I started off last January’s round-up commenting on the difficult start to the year we’d had with smoke, terrible bushfires and some floods. Little did I (or we) know then what the rest of the year would bring! And it isn’t over yet. Just as well we have books to help us through the difficult times.

January jottings

Thirty-nine reviews were posted for Classics and Literary books in January, several less than last January.

  • Most reviewed booksGrace Karskens’ People of the river, Sofie Laguna’s Infinite splendours, and Kirli Saunder’s Bindi, each having two reviews.
  • Most reviewed author: Eleanor Dark (4 reviews for 3 books), with runner-up, Sofie Laguna (3 reviews for 2 books)
  • Top reviewer: Cass Moriarty with 4 reviews, closely followed by Bill Holloway (The Australian Legend), Brona (Brona’s Books), Rebecca Bowyer (Story Addict), Whispering Gums, each with 3 reviews.
  • Ten, or 25%, of the reviews this month were for books flagged as Classics.


Book coverAs for last January, we have Bill (The Australian Legend) and his AWW Gen 3 Week to thank for our good showing of TEN Classics reviews this month. Three of them were for novels by Eleanor Dark, a significant Australian writer, particularly of the 1930s and 40s, who won the ALS Gold Medal twice. The novels reviewed were Lantana Lane (by Emma of Book Around the Corner), The little company (by Buried in Print), and The timeless land (by Neil@Kallaroo).

I’ll focus here on our two non-Australian bloggers because it’s interesting to see what others make of our literature, particularly our classics. So, French Emma, who enjoys grappling with Australian writing and idiom, said of the farming story, Lantana Lane, that

Eleanor Dark has a great sense of humour and Lantana Lane is a comedy. She mixes irony and humorous observations. She has knack for comedy of situation. She writes in a lively prose, a playful tone, shows an incredible sense of place and a wonderful tendency to poke fun at her characters. She points out their little flaws with affection and pictures how the community adapts and accepts everyone’s eccentricities. But behind the comedy, the reader knows that this way-of-living is condemned.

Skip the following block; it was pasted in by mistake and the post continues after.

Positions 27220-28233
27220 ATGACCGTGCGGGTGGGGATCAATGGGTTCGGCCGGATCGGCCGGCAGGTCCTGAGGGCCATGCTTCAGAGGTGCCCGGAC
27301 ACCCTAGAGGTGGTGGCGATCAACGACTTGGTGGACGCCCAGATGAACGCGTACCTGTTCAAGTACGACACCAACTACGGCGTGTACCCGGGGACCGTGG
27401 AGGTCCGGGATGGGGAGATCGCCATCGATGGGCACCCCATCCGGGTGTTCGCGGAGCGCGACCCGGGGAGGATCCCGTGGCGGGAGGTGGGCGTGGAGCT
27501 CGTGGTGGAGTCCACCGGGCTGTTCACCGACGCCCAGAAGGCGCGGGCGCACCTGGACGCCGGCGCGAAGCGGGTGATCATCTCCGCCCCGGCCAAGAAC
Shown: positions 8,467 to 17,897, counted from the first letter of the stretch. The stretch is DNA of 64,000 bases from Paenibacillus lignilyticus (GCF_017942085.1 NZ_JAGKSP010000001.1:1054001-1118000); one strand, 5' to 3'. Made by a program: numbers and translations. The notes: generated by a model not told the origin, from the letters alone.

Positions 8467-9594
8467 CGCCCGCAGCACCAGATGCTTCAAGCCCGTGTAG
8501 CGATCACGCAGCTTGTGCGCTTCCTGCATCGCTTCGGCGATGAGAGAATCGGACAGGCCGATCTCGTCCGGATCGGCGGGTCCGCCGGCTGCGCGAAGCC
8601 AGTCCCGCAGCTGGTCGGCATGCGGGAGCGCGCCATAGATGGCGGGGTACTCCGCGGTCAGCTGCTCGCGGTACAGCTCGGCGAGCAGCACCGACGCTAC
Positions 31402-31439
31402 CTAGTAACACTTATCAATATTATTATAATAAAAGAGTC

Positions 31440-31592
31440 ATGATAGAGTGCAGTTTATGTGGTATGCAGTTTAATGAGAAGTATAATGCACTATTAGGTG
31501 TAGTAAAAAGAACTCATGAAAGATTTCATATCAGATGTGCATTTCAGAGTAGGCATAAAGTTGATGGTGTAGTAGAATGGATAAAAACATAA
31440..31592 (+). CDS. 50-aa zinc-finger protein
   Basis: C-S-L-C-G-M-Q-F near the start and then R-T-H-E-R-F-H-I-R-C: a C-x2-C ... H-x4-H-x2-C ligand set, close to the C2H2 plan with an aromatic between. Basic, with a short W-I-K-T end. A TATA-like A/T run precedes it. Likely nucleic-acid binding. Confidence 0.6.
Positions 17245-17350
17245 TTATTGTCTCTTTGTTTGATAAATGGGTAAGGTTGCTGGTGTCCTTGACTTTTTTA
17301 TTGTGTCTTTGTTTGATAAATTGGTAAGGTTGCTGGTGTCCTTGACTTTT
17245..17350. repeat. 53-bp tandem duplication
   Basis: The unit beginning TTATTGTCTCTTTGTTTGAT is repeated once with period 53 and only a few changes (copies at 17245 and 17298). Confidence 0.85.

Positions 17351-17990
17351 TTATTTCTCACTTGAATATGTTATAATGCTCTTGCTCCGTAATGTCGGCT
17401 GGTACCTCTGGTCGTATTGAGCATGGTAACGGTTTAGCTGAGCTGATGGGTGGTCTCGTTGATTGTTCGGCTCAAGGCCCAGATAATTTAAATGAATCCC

Eleanor Dark, The little companyCanadian Buried in Print found The little company, which she describes as set in a time of “political and intellectual crisis”,

relevant, surprisingly fresh. The idea of a “heavy, unhappy knowledge that in a disordered world you must, if you want truth, hunt for it, build it laboriously from a thousand tiny assembled scraps of data”. The “to and fro” and “the pull of unscrupulous propaganda”.

It is largely for these points of relevance that classics are worth reading!

Brona contributed three reviews to Bill’s week, one being the first for AWW of Katharine Susannah Prichard’s The wild oats of Han. She read it online, as a serialised story in Home magazine. Following the “to-be-continued” trail wasn’t easy, she writes, so in her post, she provides links to make it easier for anyone who follows her! Of the story itself, Brona starts this way:

The Wild Oats of Han is a delightful story of a childhood in retrospect. Written by an adult who is fondly remembering a wild, unstructured childhood growing up on a bush block in late 19th century Launceston. It sometimes had the feel of a disappointed/jaded adult looking back to a more innocent, idyllic and happier time, right up until the last couple of chapters.

Book coverThe last one I’ll share with you is a completely new book and author to me (and to the AWW database), Isabel Dick’s Wild orchard, reviewed by Jennifer Cameron-Smith. The historical romance novel – a genre novel – was written in 1946, but is set in 1840 Van Dieman’s Land (Tasmania). It touches briefly on the dispossession of Indigenous Australians says Cameron-Smith. She enjoyed the read, saying that

while it glosses over some of the negative aspects of colonial settlement, it does not ignore them. It is an easy, heart-warming read, which left me wondering what might happen next.

The other classics reviews were:

January’s most reviewed books

Book coverThis month’s most reviewed books are a varied bunch, but are all by award-winning authors.